Tuesday, May 25, 2010

What is the difference between a dying church and a living one?




In years past, I have often assumed (rather smugly, I’m afraid) that the category of “dying churches” was fairly uniform.  My mind’s eye pictured a dying church as having a somewhat aging building with somewhat aging members, but the real factor that put it firmly in the “dying church” category was a mental image of members rigidly refusing to acknowledge the changing community around them and a pastor lazily contented with merely holding the congregation’s hand as it slowly passed away.

Such an image was a stereotype.  A personal bias born from pride.  As such, I admit that I was wrong to assume that all dying churches could be roughly thrust into a single pigeon-hole.

I still assume that there must be a dying church like that out there somewhere, but I’ve never seen it myself (funny how stereotypes never seem to exist in reality, isn’t it?).  But I have seen a number of other kinds of dying churches, and like each human death, each of them carries a unique kind of grief.  I’ve seen still-born churches that for some passed away almost without notice but for whom the agony of unrealized hopes tore the spirit and soul from others.  I’ve seen churches like the oldest resident in a nursing home, quietly resigned that the friendships of youth have faded away one by one but not having had the grace of one’s own eternal rest yet given.

I’ve seen churches with undiagnosed and unrecognized diseases; hale and hearty on the outside but inside having a congenital defect, a ticking clock that moves inexorably forward to the day it will simply stop.  And I’ve seen churches with a virulent cancer that unceasingly consumes everything that is healthy within itself, a hunger that is never filled, a thirst that is never sated.

I’ve seen churches with mortal wounds gasping their final breaths even as dedicated medics worked to save them.  And I’ve seen churches whose wounds, though once severe, have long since healed but the memory of pain and the visible scars have left them with a nervous fear.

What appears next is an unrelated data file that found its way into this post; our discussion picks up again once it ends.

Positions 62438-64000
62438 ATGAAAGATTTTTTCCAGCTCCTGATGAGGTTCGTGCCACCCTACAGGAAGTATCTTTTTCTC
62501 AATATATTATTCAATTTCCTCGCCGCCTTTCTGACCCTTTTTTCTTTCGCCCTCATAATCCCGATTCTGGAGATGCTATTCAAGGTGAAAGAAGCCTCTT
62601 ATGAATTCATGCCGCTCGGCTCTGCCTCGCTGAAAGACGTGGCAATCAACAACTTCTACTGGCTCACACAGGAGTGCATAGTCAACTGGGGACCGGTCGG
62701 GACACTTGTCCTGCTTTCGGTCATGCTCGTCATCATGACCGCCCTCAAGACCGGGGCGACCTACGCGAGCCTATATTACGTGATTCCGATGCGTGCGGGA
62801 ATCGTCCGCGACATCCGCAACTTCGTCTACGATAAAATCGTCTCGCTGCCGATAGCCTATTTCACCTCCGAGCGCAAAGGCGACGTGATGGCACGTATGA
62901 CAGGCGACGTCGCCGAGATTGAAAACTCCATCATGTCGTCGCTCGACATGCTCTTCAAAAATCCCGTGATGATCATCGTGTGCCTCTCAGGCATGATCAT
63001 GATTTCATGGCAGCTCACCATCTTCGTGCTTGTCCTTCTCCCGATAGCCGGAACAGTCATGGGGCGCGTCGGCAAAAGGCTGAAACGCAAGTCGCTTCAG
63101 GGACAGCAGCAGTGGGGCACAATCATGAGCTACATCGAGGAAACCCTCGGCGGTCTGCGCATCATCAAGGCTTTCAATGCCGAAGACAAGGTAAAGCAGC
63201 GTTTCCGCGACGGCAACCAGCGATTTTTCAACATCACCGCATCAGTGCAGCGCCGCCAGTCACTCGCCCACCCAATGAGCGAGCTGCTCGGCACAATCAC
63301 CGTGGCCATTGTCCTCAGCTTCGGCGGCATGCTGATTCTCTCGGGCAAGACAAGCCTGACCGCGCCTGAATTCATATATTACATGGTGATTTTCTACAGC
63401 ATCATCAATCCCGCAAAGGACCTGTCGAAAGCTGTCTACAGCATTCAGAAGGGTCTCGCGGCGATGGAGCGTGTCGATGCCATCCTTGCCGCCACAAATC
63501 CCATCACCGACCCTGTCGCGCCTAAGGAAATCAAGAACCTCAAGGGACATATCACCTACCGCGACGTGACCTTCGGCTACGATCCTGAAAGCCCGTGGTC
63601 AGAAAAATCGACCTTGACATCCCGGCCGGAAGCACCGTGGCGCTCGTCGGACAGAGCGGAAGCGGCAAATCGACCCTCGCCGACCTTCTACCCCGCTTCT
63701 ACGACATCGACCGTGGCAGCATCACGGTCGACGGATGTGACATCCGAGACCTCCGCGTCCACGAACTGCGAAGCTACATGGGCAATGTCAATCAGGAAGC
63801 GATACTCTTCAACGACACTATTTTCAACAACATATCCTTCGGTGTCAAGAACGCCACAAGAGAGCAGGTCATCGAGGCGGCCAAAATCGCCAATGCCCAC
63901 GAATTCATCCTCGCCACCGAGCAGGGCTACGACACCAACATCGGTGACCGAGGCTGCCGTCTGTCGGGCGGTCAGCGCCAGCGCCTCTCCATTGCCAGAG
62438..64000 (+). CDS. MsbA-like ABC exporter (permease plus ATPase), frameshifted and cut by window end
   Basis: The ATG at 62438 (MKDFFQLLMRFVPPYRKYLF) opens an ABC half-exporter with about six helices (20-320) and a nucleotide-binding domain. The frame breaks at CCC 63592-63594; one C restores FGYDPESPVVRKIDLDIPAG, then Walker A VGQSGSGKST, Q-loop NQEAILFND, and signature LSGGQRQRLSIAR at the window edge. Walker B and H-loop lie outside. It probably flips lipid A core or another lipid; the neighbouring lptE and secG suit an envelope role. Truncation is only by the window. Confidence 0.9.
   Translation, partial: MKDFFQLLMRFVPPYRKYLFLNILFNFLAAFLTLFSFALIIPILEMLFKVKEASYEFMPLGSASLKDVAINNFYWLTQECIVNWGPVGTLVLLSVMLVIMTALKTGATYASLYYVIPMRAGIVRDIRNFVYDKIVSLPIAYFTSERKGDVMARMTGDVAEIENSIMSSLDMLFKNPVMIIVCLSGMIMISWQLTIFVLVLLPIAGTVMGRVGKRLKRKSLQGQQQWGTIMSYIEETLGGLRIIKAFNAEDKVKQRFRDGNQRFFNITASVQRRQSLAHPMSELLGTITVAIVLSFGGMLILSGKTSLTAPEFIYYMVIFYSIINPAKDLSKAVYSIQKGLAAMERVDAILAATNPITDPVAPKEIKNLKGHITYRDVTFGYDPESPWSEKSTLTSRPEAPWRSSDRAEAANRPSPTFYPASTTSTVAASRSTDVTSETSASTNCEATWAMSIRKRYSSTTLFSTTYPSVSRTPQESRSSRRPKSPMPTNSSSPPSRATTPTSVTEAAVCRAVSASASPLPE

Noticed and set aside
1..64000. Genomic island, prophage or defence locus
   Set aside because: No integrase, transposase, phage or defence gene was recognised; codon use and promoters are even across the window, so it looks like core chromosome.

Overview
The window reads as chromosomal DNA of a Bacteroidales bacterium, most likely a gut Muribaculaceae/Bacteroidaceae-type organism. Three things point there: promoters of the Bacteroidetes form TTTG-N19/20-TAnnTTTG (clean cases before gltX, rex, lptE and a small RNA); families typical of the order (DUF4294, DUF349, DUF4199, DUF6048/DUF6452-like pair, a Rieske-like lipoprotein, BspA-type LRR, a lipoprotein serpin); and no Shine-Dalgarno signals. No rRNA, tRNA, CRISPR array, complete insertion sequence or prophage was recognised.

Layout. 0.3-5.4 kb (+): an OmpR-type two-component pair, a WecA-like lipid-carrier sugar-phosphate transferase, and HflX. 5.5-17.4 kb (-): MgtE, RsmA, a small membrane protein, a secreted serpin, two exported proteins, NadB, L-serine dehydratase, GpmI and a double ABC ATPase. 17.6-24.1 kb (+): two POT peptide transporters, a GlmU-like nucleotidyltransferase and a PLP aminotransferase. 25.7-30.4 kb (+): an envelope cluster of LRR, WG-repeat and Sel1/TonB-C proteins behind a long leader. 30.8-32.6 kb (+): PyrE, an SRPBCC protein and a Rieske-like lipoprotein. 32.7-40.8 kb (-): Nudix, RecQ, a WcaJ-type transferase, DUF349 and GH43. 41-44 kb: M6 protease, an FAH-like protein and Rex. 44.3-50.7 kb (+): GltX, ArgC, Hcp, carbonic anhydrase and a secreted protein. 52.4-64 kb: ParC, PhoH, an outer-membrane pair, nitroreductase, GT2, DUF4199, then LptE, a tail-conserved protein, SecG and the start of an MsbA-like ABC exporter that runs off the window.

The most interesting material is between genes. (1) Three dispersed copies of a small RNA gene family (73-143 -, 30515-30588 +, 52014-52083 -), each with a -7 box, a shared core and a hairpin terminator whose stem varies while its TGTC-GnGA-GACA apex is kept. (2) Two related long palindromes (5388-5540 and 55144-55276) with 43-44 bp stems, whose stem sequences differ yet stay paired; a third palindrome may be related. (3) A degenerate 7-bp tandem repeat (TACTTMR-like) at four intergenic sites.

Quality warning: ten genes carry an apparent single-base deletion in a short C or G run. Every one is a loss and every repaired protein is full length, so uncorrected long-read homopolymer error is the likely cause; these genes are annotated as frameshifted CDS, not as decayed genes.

Friends, I have stared death in the face more times than I ever care to remember.  Sometimes from a polite distance, other times at such close proximity that the church’s death threatened to envelop me with it.  I have seen Satan opening his cruel maw as he eagerly expected a fresh meal to devour, and I have seen even God’s own people shake with fear.

But Satan forgets one thing:  I.  Am.  Yet.  Alive.  God’s people yet draw breath and walk upon this earth.  And the God in whom we live and move and have our being dwells within us, His unending life propelling us towards an eternal future.  In the relentless and fever-pitched battle for the souls of our community, only one army has the guarantee of victory!  Neither side shall emerge unscathed, but only one shall lift their swords in shouts of triumph!

What is the difference between a dying church and a living one?  The church that holds God’s Word and speaks it, the church that possesses God’s gifts and stewards them, the church that holds fast to the cross with one hand and shakes the other in open defiance of the Devourer’s impotent rage, this is the church that lives.  She may have scars, she may have wounds, but as long as she yet draws breath and walks upon this earth, she lives in Christ and Christ in her.

Christ is alive.  God's people are alive.  I am alive.  His church yet lives.

2 comments:

  1. Anonymous2:02 PM

    Troy,
    I really liked your second to the last paragraph (and printed it out for my files). You are a good writer and I appreciate your heart for the church. In comment, however, you seem to be equivocating. The opposite of "living" is "dead". A church can actually be both living and dying at the same time. As for Scripture, the church at Sardis was in the "almost dead" category, it seems (Revelation 3:1-5). The topic is interesting and worthy of consideration. Thank you for bringing it up.
    Sincerely,
    your reader on the other corner of town,
    Bob Snyder

    ReplyDelete
  2. Bob,

    Good counterpoint and a helpful clarification!

    ReplyDelete